City not liable for forcing removal of billboard on City property says 12th Court of Appeals.
Lamar Advantage Outdoor Company, L.P. v. The City of Tyler, NO. 12-12-00257-CV (Tex. App. – Tyler, May 22, 2013).
This is a billboard case where Lamar sought compensation for the required removal of a billboard pursuant to Tex. Loc. Gov’t Code Chapter 216. The trial court dismissed Lamar’s claims in an order on the City’s plea to the jurisdiction and summary judgment motion and Lamar appealed.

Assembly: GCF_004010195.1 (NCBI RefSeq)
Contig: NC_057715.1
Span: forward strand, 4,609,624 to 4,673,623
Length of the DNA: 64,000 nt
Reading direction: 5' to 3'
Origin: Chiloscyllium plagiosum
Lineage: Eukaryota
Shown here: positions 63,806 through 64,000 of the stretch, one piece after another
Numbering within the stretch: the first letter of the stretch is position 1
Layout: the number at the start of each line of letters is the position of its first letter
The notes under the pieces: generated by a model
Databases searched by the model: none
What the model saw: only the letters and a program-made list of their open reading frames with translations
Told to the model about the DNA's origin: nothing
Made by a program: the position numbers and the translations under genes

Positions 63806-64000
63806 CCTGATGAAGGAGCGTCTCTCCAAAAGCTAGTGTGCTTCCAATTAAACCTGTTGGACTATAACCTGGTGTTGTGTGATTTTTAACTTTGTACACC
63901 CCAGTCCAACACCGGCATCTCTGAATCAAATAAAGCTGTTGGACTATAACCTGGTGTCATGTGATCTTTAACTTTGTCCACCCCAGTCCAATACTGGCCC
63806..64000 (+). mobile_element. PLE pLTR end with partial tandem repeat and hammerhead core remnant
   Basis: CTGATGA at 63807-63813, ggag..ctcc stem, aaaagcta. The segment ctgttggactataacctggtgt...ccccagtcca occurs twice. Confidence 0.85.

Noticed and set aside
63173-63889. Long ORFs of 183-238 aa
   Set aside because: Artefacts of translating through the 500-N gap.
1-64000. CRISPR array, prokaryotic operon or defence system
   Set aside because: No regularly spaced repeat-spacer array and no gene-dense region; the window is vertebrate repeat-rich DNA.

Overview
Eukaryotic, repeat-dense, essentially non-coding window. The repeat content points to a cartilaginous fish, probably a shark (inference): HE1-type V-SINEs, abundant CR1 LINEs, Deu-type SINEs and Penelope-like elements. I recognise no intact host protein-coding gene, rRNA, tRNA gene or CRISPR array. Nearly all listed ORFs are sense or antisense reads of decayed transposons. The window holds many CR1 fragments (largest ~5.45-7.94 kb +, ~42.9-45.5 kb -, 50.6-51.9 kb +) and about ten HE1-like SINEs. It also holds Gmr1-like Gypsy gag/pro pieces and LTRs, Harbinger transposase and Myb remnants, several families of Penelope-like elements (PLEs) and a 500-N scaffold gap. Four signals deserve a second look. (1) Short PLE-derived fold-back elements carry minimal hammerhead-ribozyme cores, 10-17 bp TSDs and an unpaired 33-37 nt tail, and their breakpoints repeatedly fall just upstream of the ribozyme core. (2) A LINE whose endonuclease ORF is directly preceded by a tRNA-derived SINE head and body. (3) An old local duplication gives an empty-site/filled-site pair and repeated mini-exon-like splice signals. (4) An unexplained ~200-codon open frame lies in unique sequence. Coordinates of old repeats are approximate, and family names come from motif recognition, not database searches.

Lamar owned a billboard on private property within City limits under a ten year land lease. The City purchased the property from the original land owner and when the lease ran out, the City, as the new owner, demanded the billboard’s removal. Lamar removed the billboard but sought compensation for the sign’s value. The City argued that Chapter 216 was designed for a situation where the City amends a regulation or ordinance requiring the removal of a lawfully placed billboard and must therefore compensate the billboard owner for its value. Here, the City had no such regulation and was nothing more than a new property owner who desired the removal after the land lease had expired. The Twelfth Court of Appeals agreed. Since no regulatory removal was present, no jurisdiction under Chapter 216 existed.
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